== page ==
Here in the southern hemisphere, all of the school-aged kids are celebrating the beginning of summer break. Down here, December, January, and February are months meant for fun in the sun. One of my New Year’s resolutions is to prevent my son from experiencing the infamous summer brain drain that happens when kids are out of school on vacation.
Ok, so my oldest child is in kindergarten, and school isn’t—and shouldn’t be—too academically intense for him just yet, but he has learned to read, and he really likes math. I’m a high school math teacher, so this makes me happy. Building on his fondness of math, this summer we’ll be exploring some of the concepts introduced in Moebius Noodles, a book written to help parents create rich environments for their children to experience, learn, and enjoy math through play.
Moebius Noodles was written by Yelena McManaman and Dr. Maria Droujkova (and illustrated by Ever Salazar). Our friends at GeekMom did a wonderful interview with the authors back in 2014. Mobieus Noodles is a product of Natural Math, a website as well as a community of families and educators started by Droujkova. The book is broken up into four sections: symmetry, numbers, functions, and grids. Each section has four to five activities with suggestions about how to make each one accessible to a specific age group (babies, toddlers, or big kids). My goal is to work through the four sections with both my 5-year-old and my 11-month-old. After completing each section, I’ll share my thoughts, successes, and challenges here on GeekDad.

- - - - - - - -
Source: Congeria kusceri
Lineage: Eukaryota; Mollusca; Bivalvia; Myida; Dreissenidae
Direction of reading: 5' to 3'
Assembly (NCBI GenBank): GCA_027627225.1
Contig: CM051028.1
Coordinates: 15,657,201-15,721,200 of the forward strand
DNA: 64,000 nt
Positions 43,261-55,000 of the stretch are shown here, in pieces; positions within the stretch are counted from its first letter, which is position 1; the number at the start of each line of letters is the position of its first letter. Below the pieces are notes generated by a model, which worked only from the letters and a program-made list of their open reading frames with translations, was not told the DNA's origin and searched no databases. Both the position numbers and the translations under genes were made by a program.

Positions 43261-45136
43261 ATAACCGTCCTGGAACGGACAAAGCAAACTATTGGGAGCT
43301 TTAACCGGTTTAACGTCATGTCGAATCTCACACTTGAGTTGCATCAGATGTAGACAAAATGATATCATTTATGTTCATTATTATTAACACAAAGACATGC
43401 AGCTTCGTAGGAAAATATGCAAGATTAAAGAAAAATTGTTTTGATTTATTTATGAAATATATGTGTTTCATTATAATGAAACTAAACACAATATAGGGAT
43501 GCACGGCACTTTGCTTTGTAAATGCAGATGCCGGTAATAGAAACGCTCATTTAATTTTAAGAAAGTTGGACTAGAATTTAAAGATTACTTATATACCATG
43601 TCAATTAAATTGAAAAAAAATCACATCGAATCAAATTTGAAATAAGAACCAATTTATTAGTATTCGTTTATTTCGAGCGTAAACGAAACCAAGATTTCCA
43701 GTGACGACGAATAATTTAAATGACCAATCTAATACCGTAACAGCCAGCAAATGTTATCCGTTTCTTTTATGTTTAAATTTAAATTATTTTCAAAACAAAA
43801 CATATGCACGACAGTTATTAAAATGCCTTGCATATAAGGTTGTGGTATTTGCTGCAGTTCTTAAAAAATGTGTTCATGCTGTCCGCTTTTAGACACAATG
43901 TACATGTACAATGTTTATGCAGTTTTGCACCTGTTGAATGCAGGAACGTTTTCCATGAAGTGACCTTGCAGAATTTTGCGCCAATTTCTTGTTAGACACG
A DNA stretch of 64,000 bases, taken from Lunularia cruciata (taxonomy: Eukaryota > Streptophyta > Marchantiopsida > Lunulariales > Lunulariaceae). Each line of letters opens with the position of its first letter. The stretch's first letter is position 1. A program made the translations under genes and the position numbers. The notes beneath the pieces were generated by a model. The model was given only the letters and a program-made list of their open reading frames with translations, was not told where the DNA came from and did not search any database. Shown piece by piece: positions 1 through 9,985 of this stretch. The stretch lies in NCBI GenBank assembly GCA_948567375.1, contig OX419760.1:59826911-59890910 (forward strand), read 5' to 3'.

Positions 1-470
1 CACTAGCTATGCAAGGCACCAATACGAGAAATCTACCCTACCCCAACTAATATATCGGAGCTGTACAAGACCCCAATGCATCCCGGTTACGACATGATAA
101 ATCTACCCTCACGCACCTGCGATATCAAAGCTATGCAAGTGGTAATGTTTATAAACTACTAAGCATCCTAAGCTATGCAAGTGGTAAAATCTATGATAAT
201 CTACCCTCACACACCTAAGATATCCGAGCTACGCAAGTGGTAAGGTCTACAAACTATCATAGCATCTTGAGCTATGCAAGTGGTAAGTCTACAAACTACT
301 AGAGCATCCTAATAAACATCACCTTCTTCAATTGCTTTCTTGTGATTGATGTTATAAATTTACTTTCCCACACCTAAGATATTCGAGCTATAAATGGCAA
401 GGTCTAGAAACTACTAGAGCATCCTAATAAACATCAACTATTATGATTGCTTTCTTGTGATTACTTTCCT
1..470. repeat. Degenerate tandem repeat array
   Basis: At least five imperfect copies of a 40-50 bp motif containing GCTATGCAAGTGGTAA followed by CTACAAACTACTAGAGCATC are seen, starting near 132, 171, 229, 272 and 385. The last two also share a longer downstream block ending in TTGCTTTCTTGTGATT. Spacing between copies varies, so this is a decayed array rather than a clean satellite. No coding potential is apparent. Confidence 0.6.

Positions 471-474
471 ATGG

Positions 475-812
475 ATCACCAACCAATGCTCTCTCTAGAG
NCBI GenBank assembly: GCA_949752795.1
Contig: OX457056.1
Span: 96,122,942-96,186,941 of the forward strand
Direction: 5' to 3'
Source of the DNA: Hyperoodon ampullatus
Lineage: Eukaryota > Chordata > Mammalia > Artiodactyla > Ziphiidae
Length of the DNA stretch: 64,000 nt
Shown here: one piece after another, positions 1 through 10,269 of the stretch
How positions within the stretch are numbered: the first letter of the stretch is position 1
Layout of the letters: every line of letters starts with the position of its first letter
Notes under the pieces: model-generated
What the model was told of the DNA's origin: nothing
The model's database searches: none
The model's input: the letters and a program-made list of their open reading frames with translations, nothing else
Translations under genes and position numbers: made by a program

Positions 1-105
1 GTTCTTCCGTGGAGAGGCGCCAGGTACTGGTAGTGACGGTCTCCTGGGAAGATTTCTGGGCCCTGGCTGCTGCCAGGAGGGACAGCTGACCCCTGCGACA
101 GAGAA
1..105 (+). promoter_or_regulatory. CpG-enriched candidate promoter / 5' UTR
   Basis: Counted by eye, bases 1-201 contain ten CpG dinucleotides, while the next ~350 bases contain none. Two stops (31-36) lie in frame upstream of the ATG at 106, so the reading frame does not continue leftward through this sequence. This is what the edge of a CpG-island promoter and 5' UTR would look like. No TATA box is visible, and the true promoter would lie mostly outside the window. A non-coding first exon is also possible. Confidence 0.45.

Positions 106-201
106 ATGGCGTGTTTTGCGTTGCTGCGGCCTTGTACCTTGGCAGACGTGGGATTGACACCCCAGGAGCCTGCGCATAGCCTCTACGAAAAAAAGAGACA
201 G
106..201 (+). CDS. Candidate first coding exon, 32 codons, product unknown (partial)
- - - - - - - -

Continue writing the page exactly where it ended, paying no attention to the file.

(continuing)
On a daily basis, I see how some of my students struggle with math because they’re just trying to memorize and regurgitate procedures and formulas without really trying to understand what they’re doing or why they’re doing it. Developing a healthy curiosity and fearlessness about math at an early age can help prevent this. In fact, many math topics that we often think are only for geniuses and brainiacs can be made accessible to children at a very young age. This is one of the ideas promoted by Natural Math, and it is something I plan to explore with my own children.
Dr. Droujkova speaks about Natural Math at SparkCON.
One amazing thing to note is that Moebius Noodles is actually licensed under Creative Commons (Dr. Droujkova was recently interviewed by them). It is available in paperback or as an ebook (Kindle and ePub), and the PDF is available for whatever price you decide to pay. You can find more information about Moebius Noodles and Natural Math by visiting their website.